I asked if I could come again the next week, and if I could bring a friend. So the following week, my beach doubles partner showed up with me (we also always played on indoor Tournament teams together, and we had each played for Purdue University but at different times). After we got warmed I offered to be the setter for one of the hitting lines. They didn't understand that because my partner and I were by far the tallest people there, both 6'1". But they let me set. I had previously told my partner that I would set him VERY close to the net, because I wanted him to hit nearly straight down, what we often called a "ceiling shot" when we did it right. When I gave him the set, he hit it down, and hard enough to bounce up to hit the ceiling, but at too much of an angle, so it didn't quite hit the ceiling. We would always consider that a failure. But immediately, everyone from both teams came up to him like he was a rock star! He probably could have given out autographs! The next time he was to hit, after things settled down, I asked him if he was ready to do it right this time! And this time he did hit it nearly straight down and it did bounce back up hard enough to hit the ceiling/roof hard enough to possibly put a small dent in the metal YMCA building roof. (Later, he said he was ashamed at having hit that first ball so poorly where it was not a ceiling shot, especially on such a low net!)

Since we pretty much had the attention of everyone, I then told the men there that I brought him to show them the advantage of hitting DOWN. Since they always tried to hit hard but nearly horizontally, so the ball always went fully across the court, I told them (and we later demonstrated by many digs) that THEIR hits were very easy to dig (from the back row), that they only were of any benefit at all if the receiver was intimidated, and that the only reason they were working was because some of the players were scared because of the speed. I mentioned that I intended to help all the players there to have enough confidence to dig anything like that, so the value of those kinds of hits were minimal, and were going to get less.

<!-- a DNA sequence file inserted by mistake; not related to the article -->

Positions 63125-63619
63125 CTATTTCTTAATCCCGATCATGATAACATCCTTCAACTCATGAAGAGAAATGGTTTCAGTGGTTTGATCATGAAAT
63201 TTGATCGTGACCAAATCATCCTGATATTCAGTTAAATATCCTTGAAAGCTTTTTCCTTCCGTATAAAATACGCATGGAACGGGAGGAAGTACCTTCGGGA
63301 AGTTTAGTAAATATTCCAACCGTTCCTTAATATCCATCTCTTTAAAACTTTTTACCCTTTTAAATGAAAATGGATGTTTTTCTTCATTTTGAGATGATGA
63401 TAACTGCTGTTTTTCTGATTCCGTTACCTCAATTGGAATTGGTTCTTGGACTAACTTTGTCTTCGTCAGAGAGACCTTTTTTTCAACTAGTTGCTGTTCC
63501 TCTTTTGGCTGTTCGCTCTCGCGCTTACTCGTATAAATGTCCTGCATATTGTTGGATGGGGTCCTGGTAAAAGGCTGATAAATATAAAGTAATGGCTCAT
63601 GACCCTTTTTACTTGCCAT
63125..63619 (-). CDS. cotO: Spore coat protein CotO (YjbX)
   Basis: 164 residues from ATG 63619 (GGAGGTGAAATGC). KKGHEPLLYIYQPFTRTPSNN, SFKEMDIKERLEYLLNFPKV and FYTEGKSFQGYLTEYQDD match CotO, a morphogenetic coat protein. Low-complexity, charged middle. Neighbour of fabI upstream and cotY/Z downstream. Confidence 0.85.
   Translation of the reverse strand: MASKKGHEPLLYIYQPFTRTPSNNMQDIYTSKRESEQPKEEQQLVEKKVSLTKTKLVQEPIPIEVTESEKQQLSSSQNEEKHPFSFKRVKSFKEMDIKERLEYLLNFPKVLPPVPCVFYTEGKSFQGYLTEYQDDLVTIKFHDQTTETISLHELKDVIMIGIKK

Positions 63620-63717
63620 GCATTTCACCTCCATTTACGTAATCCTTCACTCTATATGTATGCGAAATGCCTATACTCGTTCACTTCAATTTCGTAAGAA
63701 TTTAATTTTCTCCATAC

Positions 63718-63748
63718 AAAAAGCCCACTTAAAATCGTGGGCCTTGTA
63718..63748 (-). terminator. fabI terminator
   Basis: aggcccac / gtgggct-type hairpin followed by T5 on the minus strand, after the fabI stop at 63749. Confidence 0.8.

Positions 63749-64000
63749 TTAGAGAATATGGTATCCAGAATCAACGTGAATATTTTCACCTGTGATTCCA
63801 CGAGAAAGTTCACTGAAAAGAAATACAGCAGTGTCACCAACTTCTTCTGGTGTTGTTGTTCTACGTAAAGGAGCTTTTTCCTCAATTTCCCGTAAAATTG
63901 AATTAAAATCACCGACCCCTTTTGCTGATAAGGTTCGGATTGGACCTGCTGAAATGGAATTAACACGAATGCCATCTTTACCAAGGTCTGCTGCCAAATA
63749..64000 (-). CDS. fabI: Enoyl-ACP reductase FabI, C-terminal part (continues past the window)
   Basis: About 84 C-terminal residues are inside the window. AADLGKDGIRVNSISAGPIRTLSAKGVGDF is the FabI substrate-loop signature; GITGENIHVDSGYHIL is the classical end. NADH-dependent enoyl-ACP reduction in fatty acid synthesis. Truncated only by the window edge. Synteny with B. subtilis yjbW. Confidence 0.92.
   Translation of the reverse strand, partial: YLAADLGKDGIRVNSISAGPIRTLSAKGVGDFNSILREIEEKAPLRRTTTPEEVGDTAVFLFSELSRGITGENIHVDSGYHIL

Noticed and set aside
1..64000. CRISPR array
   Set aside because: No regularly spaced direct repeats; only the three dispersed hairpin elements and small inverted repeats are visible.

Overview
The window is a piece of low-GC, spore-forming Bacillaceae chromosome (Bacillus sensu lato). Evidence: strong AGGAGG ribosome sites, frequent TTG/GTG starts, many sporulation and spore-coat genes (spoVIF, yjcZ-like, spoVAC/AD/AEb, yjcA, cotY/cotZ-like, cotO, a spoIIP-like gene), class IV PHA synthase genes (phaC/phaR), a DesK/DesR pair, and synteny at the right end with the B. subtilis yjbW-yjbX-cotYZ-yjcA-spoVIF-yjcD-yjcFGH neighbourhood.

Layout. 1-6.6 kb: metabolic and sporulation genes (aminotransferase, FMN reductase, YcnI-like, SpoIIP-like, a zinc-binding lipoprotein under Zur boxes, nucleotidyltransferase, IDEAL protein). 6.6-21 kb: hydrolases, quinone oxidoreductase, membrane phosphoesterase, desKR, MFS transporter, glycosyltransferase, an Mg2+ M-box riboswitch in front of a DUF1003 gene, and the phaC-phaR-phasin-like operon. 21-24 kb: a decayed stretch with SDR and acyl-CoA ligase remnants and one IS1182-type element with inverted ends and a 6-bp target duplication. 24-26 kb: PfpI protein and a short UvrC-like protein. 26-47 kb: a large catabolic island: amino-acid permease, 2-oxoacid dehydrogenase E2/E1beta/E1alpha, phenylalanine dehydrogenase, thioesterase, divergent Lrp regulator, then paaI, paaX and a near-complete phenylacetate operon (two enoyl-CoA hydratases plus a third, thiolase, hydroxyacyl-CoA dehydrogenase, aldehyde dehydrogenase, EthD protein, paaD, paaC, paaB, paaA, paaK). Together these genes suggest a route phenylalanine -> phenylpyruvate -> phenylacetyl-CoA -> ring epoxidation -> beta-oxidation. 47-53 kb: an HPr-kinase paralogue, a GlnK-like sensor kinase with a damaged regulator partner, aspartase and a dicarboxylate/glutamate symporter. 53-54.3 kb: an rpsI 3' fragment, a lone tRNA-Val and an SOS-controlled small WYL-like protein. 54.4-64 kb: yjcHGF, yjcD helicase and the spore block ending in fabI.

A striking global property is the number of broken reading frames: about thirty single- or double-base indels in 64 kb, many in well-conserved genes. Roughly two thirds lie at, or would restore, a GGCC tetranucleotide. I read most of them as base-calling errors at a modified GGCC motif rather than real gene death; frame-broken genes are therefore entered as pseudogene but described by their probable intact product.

I chose to never point out that they had intentionally put their net 4" low! But my partner and I demonstrated far faster hitting speed, and I tried to get the other players to not be afraid, and we both helped coach individuals to dig hits. We assured the women and some others that we would never hit at them, unless they asked, and even then the hits would be gentler! I also told them that we were accurate enough hitters that NO ball should ever be toward their face or head, that we intended to spike to a point on the floor just in front of them. But, only to the better hitters/players. I asked them who could dig those balls that we were hitting nearly straight down! They saw the point. But mostly, I just wanted them to realize that they really were nowhere near good enough to talk and act as arrogantly as they had done before!

Over the following weeks, those players also certainly saw the value in being able to be accurate about where you were hitting the ball. Even the very weak players realized that they were never in any danger of being hit because we simply just put the ball down in an empty spot on the floor! I can assure you that in my long career at playing competitive volleyball, it is immensely valuable to be able to know an exact spot where I wanted to put the ball down, as if I selected well, the chance of anyone upping my hit was usually slim. I had been on many teams where at least one of my teammates could hit harder than I did (a guy we called Killer stands out, on the Purdue team), but commonly, those hits of his were still dug in the back row. By simply adding one more step of logic in my VB, of trying to find a spot where no one should be able to get to dig it, I often had the highest kill percentage on the teams. NOT always from brute force but just some thinking!